What is Keratoconus?
Keratoconus is a condition in which a cornea that is normally round in shape becomes distorted and a cone-like protrusion develops. This bulge causes significant visual impairment and usually begins in the late teens or early twenties. The progression of keratoconus can last up to 15 years and as the disorder progresses, the cornea bulges and thins and in some cases scarring may occur. When the progression ends, the corneal shape is left stable for the remainder of the patient’s lifetime.
What Causes Keratoconus?
While the behavior of keratoconus is easy to explain from a clinical standpoint, science is still not able to fully explain why corneal changes caused by keratoconus occur in an individual. There are, however, several theories that may help shed light on the root causes of keratoconus. One theory is that the disorder is of a hereditary nature. While a Mendellian pattern is present in many cases of keratoconus, in others the pattern is completely absent. Newer, more advanced diagnostic methods may indicate that the familial tendencies of keratoconus is much more linked than previously thought. Another prevalent theory is that the disorder is of a degenerative nature. Many sufferers tend to habitually rub their eyes which some researchers believe can lead to corneal degeneration and as a result, ectasia. Still a third theory is that the condition is secondary to a disease process such as those with Down’s Syndrome or atopic skin disease.
What are the Signs and Symptoms?
The first indication is normally blurred vision that can normally be corrected through the use of glasses. As the cornea stretches and thins, one may experience a sudden clouding in one eye that clears over next few weeks or months. This is a condition known as “acute hydrops” and occurs when fluid is suddenly infused into the stretched cornea. In more advanced cases of keratoconus, a patient may experience scarring at the apex of the corneal bulge which can result in additional vision loss.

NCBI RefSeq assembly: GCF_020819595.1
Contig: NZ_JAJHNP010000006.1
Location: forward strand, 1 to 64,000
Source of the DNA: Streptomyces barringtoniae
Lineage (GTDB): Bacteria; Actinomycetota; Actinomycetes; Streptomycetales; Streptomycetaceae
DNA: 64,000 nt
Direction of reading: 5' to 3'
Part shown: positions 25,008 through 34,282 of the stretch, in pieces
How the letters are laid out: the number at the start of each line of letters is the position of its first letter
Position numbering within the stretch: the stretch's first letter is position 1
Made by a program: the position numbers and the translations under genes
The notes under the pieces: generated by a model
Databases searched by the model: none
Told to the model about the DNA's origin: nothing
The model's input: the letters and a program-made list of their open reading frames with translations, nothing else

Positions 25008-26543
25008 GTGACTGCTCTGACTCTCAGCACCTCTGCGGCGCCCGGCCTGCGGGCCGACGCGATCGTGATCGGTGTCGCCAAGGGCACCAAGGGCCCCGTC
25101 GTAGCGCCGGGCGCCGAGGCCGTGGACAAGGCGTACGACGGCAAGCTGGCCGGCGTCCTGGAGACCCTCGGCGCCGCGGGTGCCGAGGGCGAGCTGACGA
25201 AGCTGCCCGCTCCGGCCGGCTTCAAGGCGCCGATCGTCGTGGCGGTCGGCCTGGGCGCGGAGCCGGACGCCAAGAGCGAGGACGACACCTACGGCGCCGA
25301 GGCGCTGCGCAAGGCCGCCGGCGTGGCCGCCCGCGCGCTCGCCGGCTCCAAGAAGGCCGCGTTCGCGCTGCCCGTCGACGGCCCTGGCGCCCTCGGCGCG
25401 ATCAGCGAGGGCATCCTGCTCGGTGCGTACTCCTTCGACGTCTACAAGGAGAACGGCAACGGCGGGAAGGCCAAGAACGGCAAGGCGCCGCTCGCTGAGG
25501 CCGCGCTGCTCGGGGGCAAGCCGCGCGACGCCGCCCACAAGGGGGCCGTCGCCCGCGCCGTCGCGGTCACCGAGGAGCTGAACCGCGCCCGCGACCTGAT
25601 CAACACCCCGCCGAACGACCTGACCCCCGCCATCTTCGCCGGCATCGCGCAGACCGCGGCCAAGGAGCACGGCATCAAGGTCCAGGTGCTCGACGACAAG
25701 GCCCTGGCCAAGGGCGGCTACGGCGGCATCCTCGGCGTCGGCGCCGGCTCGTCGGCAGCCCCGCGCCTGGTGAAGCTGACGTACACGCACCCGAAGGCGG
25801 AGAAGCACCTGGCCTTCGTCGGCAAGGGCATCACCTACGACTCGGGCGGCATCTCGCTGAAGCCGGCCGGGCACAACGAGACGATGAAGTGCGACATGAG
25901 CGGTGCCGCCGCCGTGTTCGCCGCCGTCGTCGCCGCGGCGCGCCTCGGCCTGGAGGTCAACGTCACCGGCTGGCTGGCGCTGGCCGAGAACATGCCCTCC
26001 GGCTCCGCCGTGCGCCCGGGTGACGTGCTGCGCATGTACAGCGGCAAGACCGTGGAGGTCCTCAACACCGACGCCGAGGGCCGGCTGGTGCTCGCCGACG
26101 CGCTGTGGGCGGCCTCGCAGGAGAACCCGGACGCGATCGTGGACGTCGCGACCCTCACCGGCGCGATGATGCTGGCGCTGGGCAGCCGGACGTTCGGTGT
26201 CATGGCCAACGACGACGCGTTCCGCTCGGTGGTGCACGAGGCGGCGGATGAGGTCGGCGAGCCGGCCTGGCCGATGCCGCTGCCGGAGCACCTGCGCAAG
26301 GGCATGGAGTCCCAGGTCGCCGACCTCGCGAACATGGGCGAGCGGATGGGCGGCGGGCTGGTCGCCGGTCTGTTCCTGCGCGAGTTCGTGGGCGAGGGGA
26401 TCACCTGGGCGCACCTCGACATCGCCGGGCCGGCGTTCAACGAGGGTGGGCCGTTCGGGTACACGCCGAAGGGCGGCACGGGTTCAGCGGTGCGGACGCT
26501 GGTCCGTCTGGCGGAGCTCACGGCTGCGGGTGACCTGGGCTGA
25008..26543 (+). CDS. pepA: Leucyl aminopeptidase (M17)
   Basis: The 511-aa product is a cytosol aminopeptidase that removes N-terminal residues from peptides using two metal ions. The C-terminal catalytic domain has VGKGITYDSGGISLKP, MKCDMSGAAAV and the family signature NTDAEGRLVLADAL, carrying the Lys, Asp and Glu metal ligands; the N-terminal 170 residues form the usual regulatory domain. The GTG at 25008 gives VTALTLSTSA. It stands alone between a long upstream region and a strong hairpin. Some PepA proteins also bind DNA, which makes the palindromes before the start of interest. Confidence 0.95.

How is Keratoconus Treated?
Dr. Sambursky and the team at Ophthalmic Associates of the Southern Tier can treat keratoconus patients with INTACTS® prescription inserts.
INTACTS® are a great solution for patients who don’t do well with contact lends are not able to obtain satisfactory results with glasses or contacts. INTACTS® are placed in the periphery of the cornea which helps flatten the cornea. There are many cases in which the use of INTACTS® can postpone or eliminate the need for cornea transplant.
Corneal Collagen Crosslinking (CXL)
Patients with mild to moderate keratoconus can undergo Corneal Collagen Crosslinking as an alternative treatment. The cross-linking procedure adds what is known as “cross beams” or cross links to the cornea to make it more stable. The reason why the condition exists is because the cornea has become too weak due to a lack of these cross linking collagen fibers. This treatment is performed in New York City with Dr. Sambursky personally overseeing the surgery.
Schedule a Keratoconus Consultation Today
If you would like to schedule a consultation with Dr. Sambursky and the team at Ophthalmic Associates of the Southern Tier regarding keratoconus treatment, contact our office today of fill out the consultation request form on this page.